Dusty, colder than cold, 139,000 miles away from the sun, Mars isn’t the most hospitable of environments. Nor is it the most universally compelling of film settings. Not everybody, after all, wants to go on a space odyssey, let alone one whose protagonists are robotic vehicles. Ryan White, the director of a feelgood documentary about a recent feat of American space exploration, came up with a solution: take a subject that is literally lifeless, and draw parallels – however improbable – to the human condition.
Co-produced by Steven Spielberg’s Amblin Entertainment and narrated by Angela Bassett’s soothing voice, Good Night Oppy faithfully if somewhat cloyingly relays the story of a 1993 mission to Mars that was supposed to last for 90 days but ended up going for 15 years. Spirit and Opportunity, the marvelous machines at the heart of the movie, might look more like ostriches than people, with their long necks and camera eyes sitting on the sides of their boxy heads. But this is a film engineered to unleash swells of connection and emotion, and part of that involves presenting the rovers as adorable and quirky 5ft 2in humans.
White is a science geek, and he wants you to be one too. He imbues the identical twin rovers with their own personalities (Spirit, we’re told, is a rebel, while Oppy is an overachiever). And the scientists and engineers behind them are their mothers and fathers – and in this rendering they’re less Stem stars than vessels for the pride and the heartbreak that are endemic to parenthood.
They come on camera to transmute the ineffable magic of space exploration into something more easily digestible. A range of Nasa affiliates who could lead graduate-level seminars in aerospace robotics and Martian geology show up to impart lessons of the heart: landing a rover on a distant planet is like childbirth. Building one is like having a baby in the NICU. Ageing rovers get arthritis, suffer memory problems and get gray hair (as one likens the dust that builds up between the cables to). Rovers – they’re just like us!
The talking heads are a warm and emotionally expansive bunch. Their fondness for the project that defined their careers – and held the public’s attention – is palpable. Lest the verbal cues fail to work viewers into a state of awe and wonder, Blake Neely’s score ensures that the mood never dip from its lofty heights.
One wonders if the rovers really needed such an anthropomorphic assist. Were the stakes not high enough? Mars was already a graveyard of failed rovers when the pair set off for space. Oppy and Spirit endured solar fires, dust devils, and a mishap where one got its – sorry, her – wheels stuck in sand. Their mission was to survey the landscape for signs of water. Such clues would indicate that life may have thrived on the planet. Outfitted with cameras, they beamed images back to ground control. (They also took selfies.)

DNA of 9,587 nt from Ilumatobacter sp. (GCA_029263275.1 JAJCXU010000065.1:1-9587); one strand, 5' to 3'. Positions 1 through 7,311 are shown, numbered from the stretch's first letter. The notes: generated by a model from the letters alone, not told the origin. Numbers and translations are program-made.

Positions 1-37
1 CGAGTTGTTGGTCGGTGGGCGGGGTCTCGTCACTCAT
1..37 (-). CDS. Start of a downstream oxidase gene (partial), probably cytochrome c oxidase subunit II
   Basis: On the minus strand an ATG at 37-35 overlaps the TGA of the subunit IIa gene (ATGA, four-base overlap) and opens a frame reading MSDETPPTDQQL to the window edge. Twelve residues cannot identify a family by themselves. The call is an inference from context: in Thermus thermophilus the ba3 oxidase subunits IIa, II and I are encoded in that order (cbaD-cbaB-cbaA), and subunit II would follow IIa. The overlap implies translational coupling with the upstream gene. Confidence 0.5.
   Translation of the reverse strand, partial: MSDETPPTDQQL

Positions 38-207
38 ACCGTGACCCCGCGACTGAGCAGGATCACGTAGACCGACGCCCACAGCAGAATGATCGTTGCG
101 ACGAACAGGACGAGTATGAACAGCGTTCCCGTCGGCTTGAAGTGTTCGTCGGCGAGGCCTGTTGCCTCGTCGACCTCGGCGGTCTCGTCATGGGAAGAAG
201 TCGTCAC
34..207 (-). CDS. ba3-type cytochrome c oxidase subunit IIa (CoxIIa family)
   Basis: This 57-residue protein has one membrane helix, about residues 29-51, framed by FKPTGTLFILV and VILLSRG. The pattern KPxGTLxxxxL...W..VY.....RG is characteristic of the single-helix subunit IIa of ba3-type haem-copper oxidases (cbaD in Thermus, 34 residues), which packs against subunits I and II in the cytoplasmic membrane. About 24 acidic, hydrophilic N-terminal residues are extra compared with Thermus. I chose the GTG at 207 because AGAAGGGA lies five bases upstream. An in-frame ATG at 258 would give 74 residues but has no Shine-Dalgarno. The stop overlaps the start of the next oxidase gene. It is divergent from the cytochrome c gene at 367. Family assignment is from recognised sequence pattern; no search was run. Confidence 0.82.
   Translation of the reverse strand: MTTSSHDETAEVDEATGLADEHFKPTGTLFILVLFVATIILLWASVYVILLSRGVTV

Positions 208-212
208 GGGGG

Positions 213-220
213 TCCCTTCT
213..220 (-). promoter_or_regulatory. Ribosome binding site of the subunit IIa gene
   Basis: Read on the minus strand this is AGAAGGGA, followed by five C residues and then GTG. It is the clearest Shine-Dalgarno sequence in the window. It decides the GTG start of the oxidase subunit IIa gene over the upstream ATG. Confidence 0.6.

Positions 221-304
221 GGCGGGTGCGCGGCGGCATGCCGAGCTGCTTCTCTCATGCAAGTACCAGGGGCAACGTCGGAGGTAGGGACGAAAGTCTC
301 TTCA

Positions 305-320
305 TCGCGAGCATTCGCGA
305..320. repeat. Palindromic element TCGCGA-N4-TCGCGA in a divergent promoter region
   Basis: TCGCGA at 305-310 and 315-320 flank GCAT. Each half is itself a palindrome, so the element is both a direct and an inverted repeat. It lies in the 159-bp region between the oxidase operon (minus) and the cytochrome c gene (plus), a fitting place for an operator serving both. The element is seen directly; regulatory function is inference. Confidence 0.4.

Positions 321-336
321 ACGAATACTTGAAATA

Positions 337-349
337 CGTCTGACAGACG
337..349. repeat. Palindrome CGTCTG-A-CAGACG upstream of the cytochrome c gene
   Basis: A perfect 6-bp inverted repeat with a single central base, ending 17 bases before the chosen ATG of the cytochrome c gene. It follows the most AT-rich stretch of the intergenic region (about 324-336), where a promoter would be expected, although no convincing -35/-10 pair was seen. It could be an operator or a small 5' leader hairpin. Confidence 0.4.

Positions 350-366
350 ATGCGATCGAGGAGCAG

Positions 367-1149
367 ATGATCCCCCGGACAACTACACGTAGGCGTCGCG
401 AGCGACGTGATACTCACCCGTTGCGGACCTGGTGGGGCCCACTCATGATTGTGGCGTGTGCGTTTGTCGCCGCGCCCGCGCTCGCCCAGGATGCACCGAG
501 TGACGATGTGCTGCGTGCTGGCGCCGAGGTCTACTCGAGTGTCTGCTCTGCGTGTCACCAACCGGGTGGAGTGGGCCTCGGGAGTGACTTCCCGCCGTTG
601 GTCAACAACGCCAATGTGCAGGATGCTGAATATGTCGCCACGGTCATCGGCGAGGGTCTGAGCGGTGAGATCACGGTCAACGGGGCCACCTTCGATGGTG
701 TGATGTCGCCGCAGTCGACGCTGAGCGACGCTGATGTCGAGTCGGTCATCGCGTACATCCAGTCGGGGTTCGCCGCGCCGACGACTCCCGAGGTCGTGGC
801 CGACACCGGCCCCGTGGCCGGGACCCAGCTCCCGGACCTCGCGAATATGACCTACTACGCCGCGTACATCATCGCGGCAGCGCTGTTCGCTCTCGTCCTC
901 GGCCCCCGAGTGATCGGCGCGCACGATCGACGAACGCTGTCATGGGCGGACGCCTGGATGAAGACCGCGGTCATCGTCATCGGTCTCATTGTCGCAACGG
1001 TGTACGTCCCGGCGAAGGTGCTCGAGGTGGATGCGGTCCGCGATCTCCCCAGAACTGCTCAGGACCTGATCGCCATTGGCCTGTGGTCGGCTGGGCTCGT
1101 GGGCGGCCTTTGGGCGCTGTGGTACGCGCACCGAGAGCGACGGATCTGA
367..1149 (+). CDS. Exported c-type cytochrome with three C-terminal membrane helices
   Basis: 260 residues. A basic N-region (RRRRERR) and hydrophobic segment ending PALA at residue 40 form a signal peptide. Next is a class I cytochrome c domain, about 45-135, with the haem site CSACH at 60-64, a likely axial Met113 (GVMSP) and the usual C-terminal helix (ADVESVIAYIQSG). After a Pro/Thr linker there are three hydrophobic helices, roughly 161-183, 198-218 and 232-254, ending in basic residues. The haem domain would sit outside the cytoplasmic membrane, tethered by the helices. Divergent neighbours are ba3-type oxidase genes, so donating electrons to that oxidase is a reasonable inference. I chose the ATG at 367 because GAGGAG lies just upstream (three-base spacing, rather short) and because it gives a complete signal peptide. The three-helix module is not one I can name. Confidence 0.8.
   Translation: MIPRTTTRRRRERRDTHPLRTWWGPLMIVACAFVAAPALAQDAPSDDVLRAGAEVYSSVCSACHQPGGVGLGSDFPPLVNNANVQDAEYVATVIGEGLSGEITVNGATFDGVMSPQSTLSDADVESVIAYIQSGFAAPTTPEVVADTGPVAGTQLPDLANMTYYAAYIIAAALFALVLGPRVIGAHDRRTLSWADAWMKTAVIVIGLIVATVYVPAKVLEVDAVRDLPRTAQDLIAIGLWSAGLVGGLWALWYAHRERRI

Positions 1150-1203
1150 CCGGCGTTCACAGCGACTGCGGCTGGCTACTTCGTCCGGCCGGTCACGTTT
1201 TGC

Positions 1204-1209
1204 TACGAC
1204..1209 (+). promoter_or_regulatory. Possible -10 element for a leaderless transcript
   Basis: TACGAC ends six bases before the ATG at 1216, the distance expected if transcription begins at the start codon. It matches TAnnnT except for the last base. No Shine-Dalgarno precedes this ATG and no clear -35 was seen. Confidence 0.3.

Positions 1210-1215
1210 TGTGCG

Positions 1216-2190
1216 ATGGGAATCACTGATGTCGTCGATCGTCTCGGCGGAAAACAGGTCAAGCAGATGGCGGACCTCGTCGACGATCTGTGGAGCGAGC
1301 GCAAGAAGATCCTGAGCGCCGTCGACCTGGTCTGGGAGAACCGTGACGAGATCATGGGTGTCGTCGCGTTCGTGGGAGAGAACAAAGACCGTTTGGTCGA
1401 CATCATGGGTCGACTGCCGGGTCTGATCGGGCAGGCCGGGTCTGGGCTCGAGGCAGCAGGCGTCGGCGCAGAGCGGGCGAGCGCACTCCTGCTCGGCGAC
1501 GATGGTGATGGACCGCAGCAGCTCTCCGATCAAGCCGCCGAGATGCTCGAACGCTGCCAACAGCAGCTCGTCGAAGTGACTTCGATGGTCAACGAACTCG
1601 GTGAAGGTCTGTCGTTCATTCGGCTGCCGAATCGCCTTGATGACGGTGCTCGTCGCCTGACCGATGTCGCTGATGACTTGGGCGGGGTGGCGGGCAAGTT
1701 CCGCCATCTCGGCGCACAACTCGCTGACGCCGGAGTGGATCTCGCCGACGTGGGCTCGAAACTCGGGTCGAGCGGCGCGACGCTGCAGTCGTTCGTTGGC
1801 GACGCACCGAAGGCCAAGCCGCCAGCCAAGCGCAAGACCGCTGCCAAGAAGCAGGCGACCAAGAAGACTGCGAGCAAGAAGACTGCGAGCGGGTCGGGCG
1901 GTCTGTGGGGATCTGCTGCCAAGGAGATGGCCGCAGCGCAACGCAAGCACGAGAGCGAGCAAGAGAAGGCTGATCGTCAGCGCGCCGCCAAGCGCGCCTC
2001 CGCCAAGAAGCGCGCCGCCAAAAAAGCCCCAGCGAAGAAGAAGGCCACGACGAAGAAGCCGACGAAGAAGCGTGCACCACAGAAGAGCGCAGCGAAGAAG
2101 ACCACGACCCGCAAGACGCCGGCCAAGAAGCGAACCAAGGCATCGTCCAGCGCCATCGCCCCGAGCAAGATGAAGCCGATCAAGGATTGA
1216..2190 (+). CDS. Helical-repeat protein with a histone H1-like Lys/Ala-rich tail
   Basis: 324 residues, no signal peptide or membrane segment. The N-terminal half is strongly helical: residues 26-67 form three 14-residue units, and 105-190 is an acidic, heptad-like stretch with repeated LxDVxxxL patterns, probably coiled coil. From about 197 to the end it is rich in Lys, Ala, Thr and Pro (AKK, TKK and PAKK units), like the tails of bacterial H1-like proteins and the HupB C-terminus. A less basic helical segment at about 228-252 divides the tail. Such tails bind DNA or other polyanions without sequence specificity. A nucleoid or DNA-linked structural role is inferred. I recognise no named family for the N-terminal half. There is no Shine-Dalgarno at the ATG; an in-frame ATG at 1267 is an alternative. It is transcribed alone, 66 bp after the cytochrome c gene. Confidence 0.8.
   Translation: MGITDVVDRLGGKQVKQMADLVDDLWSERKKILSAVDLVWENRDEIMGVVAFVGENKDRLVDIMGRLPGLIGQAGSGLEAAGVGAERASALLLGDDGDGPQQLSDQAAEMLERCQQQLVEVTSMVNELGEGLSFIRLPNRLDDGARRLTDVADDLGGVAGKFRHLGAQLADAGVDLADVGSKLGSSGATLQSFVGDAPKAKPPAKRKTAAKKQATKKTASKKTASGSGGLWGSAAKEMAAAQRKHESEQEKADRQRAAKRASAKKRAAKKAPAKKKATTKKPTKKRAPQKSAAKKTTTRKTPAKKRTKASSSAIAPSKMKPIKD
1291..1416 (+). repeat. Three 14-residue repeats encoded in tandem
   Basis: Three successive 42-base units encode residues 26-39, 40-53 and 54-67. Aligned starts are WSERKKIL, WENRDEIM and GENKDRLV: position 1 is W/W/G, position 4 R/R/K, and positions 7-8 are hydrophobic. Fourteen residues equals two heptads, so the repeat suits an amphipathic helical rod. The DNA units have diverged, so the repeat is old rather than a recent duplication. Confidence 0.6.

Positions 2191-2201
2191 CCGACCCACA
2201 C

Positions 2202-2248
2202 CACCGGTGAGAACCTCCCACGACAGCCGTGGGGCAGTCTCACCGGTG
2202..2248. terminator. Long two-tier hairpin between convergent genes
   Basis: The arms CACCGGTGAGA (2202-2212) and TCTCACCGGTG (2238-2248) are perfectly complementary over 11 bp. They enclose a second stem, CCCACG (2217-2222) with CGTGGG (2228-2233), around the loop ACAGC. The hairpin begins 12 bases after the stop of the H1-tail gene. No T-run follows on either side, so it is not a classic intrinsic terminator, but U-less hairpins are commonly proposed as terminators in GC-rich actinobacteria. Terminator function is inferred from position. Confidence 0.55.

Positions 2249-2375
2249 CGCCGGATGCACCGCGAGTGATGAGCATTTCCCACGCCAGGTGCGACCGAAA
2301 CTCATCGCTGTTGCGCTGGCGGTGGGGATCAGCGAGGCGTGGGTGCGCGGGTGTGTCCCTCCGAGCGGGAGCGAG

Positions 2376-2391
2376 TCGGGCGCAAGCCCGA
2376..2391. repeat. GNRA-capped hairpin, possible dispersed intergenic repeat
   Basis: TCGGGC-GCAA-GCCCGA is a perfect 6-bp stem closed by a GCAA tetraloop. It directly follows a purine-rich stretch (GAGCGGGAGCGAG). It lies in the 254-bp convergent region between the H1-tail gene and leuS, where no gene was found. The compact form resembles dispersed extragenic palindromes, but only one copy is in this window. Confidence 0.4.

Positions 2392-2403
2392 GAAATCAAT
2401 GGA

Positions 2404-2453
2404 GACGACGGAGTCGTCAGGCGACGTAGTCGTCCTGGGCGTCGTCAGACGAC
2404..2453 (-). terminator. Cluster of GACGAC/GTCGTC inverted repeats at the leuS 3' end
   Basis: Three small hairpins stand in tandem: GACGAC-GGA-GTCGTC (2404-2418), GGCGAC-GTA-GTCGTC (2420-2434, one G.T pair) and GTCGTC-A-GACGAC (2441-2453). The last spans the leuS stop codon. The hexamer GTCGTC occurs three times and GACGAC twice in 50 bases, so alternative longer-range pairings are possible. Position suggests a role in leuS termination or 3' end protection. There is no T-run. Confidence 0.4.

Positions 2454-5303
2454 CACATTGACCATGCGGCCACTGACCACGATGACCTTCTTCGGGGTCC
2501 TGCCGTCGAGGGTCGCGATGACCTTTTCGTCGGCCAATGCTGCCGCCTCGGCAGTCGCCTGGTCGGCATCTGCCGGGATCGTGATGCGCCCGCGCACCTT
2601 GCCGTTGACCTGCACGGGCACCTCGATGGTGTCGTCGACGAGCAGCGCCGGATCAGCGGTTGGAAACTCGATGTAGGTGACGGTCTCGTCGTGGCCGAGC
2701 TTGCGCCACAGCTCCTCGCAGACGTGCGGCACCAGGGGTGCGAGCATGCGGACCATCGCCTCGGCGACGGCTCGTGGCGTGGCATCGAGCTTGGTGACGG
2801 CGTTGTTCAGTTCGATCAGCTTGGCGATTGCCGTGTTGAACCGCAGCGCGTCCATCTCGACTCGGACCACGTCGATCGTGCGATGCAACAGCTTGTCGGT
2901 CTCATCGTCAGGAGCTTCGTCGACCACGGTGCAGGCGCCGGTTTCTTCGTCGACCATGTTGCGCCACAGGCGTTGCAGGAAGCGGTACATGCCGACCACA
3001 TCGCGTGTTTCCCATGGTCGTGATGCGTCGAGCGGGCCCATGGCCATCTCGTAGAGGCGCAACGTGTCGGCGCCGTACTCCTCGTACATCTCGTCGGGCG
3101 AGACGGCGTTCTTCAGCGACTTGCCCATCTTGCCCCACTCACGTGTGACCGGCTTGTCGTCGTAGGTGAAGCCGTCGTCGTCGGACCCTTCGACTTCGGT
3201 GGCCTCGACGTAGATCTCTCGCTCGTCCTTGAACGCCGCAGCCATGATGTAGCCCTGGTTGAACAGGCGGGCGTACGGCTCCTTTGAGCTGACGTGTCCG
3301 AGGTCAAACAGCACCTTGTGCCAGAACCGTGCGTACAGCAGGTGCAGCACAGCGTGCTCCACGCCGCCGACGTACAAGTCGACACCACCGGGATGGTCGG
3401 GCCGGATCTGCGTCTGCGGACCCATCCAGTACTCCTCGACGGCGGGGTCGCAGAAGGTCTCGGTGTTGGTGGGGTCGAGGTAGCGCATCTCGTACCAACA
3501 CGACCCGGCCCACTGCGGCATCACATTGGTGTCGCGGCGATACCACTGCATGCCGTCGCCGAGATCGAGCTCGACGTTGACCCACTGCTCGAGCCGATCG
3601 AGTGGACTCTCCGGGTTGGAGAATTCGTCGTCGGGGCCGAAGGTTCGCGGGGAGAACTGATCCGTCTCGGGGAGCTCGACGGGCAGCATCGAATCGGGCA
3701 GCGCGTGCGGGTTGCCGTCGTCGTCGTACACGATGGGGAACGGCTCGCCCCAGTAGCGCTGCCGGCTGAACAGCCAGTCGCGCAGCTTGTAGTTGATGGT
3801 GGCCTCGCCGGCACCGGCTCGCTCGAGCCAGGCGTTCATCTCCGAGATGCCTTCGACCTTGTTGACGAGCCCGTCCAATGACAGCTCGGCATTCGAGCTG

The least conventional part of the film is the photorealistic CGI a team of 28 makers used to recreate the surface of Mars. Hollywood films set on the planet are often shot in the desert, but this novel technique renders a mesmerizing landscape, a fascinatingly unfamiliar expanse of swells set against a sepulchral sky. The scenes are so realistic that most viewers probably won’t notice that the scenes with the rovers are a simulation. Outer space heads will go wild.
For those of us with more earthbound predilections, the scenes chronicling the scientists’ adventure as it played out down below are affecting. Captured on archival footage, seen in their Spotlight-era fashions, these visionaries can be seen frowning when the mission is losing luster, and rejoicing when a signal drops down from the great beyond. The images speak for themselves; no metaphors required.
White’s decision to focus on human emotion comes at the expense of some loftier concepts bound up in the story. Why do we invest billions of dollars in discovering whether we’re alone in the universe? If, as evidence suggests, Mars was once a wet planet, how do we be the stewards of our own planet in a way that ensures that rovers don’t eventually come exploring the carcass that was formerly called Earth?
White’s film is calibrated to make excellent viewing for family movie night or perhaps an elementary school science class learning about Perseverance, the latest robot geologist to roam Mars. In addition to being testament to the power of cute, Good Night Oppy might inspire a new generation to reach for the stars.